Saturday, July 30, 2011

Are You Writing Right?

If you just snorted, well… permission to snort back? ;-)

Okay, so we all know there's no "right" way of writing, but are you writing what you love?

Anne Gracie had us do an exercise at this year's RWA Roadshow that led to an interesting discovery and contradicted my answer to that question.  I'd like to take a moment to say a very special thank you to Anne for granting me permission to discuss some of her material from this year's Roadshow.  If you ever get a chance to hear Anne speak make sure you get a seat!

The exercise only took a minute to do (literally) and I can wait if you want to give it a go...

Exercise: Write down five elements that you like in a book. For example, do you like humor? Surprise? Trolls?  Little green men?  BIG green men?

My list came out a little like this:
- Emotional rollercoaster
- Surprise
- Flawed characters/quirky
- Humor
- Learn something

You're impressed, aren't you?  Except for the "learn something" I actually sound literate.  Finger snaps for me.

So what do those five points mean? They're the top five features you love in a book, and now the million dollar question is: are you incorporating them into your own stories?

Umm... Maybe? 

I have a degree in marketing and international business so my tiny little brain is quite thrilled by things like market trends and I’m guilty of falling into the trap of writing for the trend rather than myself. It’s not something I do on purpose but it does happen and I can honestly say that those are the stories that never sit quite right with me.

The golden rule is to write what YOU want to read. That’s what JK Rowling did. That’s what Stephen King did. And we all know how badly it turned out for them… They may have had a tough time breaking into publishing land but you’ll have an even tougher time kicking them out.

Now, I was a little surprised by my list. Humour isn’t an element I set out to write into my stories and yet it’s one of the things I really enjoy when I’m reading. If a character can make me laugh then I’ve already broken through that emotional barrier and bonded with them.  I'm a sucker for a good sense of humour.

Emotional bonding is important for your readers. It prevents them from putting the book down to do the ironing. You want them to care about your characters and their HEA enough to risk going to work with wrinkled clothes.

So take a step back and have a look at your list. Really look. There’s only five things on it but it could tell you something as big as a tip for emotional bonding that is specific to you and your writing. That’s not to say I’m about to turn into a comedian but being aware of what you find natural when it comes to emotional bonding is important. That sort of insight doesn’t come along every day.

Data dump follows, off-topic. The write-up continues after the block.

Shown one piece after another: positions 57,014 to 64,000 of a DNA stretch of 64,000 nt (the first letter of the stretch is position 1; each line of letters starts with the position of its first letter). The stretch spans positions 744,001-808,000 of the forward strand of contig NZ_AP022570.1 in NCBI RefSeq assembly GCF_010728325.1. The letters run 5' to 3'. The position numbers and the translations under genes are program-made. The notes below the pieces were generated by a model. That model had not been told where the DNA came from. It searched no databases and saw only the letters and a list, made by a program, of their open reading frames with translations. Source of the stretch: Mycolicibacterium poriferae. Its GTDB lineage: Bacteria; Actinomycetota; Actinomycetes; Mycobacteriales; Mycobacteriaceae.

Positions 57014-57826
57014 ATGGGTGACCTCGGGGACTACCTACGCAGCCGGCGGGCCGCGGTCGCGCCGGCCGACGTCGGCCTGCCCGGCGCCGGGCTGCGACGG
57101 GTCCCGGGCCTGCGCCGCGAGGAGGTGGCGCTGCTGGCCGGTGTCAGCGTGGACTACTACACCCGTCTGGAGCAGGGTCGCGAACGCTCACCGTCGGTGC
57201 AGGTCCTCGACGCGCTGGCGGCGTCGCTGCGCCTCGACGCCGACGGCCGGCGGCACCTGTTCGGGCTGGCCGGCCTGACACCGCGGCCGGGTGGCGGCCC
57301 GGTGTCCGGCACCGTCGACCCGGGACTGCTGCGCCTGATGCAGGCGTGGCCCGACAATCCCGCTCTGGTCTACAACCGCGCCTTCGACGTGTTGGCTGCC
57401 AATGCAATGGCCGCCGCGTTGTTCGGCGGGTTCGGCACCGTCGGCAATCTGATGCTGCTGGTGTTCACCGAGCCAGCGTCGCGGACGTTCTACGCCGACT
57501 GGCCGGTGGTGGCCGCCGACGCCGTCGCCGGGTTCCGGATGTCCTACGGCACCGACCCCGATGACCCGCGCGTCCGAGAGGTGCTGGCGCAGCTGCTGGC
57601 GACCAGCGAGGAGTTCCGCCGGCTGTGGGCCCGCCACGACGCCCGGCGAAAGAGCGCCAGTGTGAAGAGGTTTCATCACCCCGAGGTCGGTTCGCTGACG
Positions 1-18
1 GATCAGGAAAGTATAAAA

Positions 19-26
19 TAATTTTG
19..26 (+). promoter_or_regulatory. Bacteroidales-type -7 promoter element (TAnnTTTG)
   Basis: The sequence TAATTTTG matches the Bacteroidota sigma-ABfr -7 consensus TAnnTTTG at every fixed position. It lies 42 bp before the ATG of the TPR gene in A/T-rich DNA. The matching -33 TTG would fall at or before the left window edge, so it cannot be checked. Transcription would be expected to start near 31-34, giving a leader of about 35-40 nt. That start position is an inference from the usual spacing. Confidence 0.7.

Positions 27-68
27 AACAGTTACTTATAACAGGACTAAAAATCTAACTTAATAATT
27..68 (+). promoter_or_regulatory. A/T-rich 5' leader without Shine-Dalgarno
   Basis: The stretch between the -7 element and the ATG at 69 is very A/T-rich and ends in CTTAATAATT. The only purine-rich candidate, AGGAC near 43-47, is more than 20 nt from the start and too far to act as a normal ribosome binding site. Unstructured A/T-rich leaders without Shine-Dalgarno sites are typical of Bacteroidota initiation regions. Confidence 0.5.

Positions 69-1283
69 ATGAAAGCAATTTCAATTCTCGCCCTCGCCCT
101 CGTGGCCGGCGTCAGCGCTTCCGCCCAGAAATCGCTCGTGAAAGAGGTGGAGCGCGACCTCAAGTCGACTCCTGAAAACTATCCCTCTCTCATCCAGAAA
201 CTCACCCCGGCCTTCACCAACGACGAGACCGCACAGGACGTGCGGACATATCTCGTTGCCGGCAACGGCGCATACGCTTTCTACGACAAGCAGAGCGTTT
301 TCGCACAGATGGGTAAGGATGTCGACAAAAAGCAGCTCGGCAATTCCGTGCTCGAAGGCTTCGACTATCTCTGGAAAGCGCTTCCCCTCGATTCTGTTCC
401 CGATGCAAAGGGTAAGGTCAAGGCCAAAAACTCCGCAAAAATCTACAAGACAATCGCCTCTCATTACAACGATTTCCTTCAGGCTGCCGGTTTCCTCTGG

It’s not a hard and fast list of rules that must be included in every manuscript but if you’re writing something dark and dangerous but love to read books that are sweet and funny then it might be time to try your hand at sweet and funny because that could be where your creative talents really lie.

Write what you love to read. It’s as simple as that.

Don't forget to post your list of five or how you go about emotional bonding in your work.  I'd love to know what you come up with.

If you'd like more information on the lovely Anne Gracie, her books and writing articles please click here.  You can purchase Anne's latest release, The Accidental Wedding, here.

Happy writing!

Monday, July 25, 2011

August Writing Workshops

Instructor: Beth Barany
Dates: August 1-31 2011
Course Description: You may think that social networking as an author is only for published authors. But actually authors at all stages of their career can use the tools of Twitter, Facebook and blogging (and more!) If you only discover and implement a few important strategies, you will find that social networking can fit into your busy life, and help grow your career, and, yes, it’s true, sell more books!

Instructor: Don McNair
Dates: August 1-31 2011
Course Description: Publishers and agents reject 99 percent of received manuscripts after simply glancing at their first chapters. This class shows why your own manuscript was rejected . . . and how to fix it!

Instructor: Suzanne Rock
Dates: August 1-28 2011
Course Description: Digital books are becoming more and more popular. Devices such as the Kindle, iPAD and Nook have brought ebooks into the limelight and provided many new and exciting publishing opportunities for writers. Despite this, many are still confused about the epublishing process. This course is for beginners who want to learn more about digital publishing and determine if it’s a good fit for them. We will touch on big vs.small epress, self-publishing, vanity publishing, contracts, promotions and dealing with epirates. By the end of class, the student should have a good understanding of the options available and have the tools they need if they wish to move toward digital publication.

Instructor: Carolyn Cooper
Dates: August 1-26 2011
Course Description: Stop guessing if your marketing is effective and what your readers want. Avoiding wasting your time and money. Learn how to use your free website visitor information (aka metrics) to determine a) where are the best places to spend your time and money to build your audience, b) what’s working (and what’s not) on your website and your marketing efforts, and c) how to get measurable improvements on your marketing ROI (Return On Investment) quickly & efficiently.